Leah Ward Sears has had a career of firsts, including first woman (and youngest person) appointed to the Georgia Supreme Court, first woman to win a statewide contested election in Georgia and first black woman to serve as chief justice of any state supreme court in the United States.
By age 7 or 8, she said, she had decided to be a lawyer. “I wanted to be in a profession that had the power to change things, to make things right in the world,” she said.
Sears has credited her parents, a U.S. Air Force pilot and a teacher, with setting her on a path to achievement. “I was reared to get out there and compete in a man’s world and not whine,” she said in an interview with Georgia Super Lawyers magazine.
“Being the first was always a little difficult,” Sears said. “I had to fight to be accepted. I didn't do it by having a chip on my shoulder; I just worked hard.”
After 17 years on the Georgia Supreme Court, in 2009, Sears decided to change jobs. She wanted different challenges. She began teaching law and became a partner with a national law firm. She leads the team that handles appeals and helps colleagues see cases from a judge’s point of view. “I’m loving every minute being in front of the bench,” she said.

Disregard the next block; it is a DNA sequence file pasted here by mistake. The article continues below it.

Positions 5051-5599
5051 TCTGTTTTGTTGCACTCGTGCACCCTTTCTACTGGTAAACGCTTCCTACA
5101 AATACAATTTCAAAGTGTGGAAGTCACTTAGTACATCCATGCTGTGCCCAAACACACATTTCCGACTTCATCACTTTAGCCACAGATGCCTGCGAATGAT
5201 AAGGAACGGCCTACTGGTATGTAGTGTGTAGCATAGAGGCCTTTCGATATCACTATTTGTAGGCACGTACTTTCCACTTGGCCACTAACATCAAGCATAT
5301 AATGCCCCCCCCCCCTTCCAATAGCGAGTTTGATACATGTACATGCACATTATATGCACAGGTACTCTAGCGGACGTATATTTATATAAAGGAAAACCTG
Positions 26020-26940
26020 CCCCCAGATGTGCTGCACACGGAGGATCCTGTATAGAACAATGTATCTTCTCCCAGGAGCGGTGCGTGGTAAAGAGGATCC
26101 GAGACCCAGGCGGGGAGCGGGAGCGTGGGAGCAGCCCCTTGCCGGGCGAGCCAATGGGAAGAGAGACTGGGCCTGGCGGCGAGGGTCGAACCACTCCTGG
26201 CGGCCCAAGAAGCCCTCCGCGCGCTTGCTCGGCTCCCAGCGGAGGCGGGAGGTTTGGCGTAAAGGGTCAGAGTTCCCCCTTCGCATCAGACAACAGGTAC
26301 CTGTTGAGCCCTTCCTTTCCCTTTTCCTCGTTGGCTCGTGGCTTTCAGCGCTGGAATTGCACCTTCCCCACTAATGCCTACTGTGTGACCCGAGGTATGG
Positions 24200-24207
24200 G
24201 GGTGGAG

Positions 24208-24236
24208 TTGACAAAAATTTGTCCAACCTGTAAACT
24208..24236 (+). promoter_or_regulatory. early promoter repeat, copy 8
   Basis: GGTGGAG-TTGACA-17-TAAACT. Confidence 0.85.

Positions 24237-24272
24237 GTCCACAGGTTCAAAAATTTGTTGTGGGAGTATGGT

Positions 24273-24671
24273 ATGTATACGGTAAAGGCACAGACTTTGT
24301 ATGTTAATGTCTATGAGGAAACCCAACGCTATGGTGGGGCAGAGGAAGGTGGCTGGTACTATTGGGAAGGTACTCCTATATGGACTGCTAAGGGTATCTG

Sears said she is following her husband’s advice to keep challenging herself. “There’s a thrill to setting sail in a new direction, if you have the guts to do it,” she said. “I’m not sure everybody really wants to do that. I do, though. I do if the ship won’t sink.”
The biggest first might lie ahead: Twice, she has been on President Obama’s short list of judges to consider for an opening on the U.S. Supreme Court. If she were ever to be appointed, she would become the first black woman on the highest court in the land.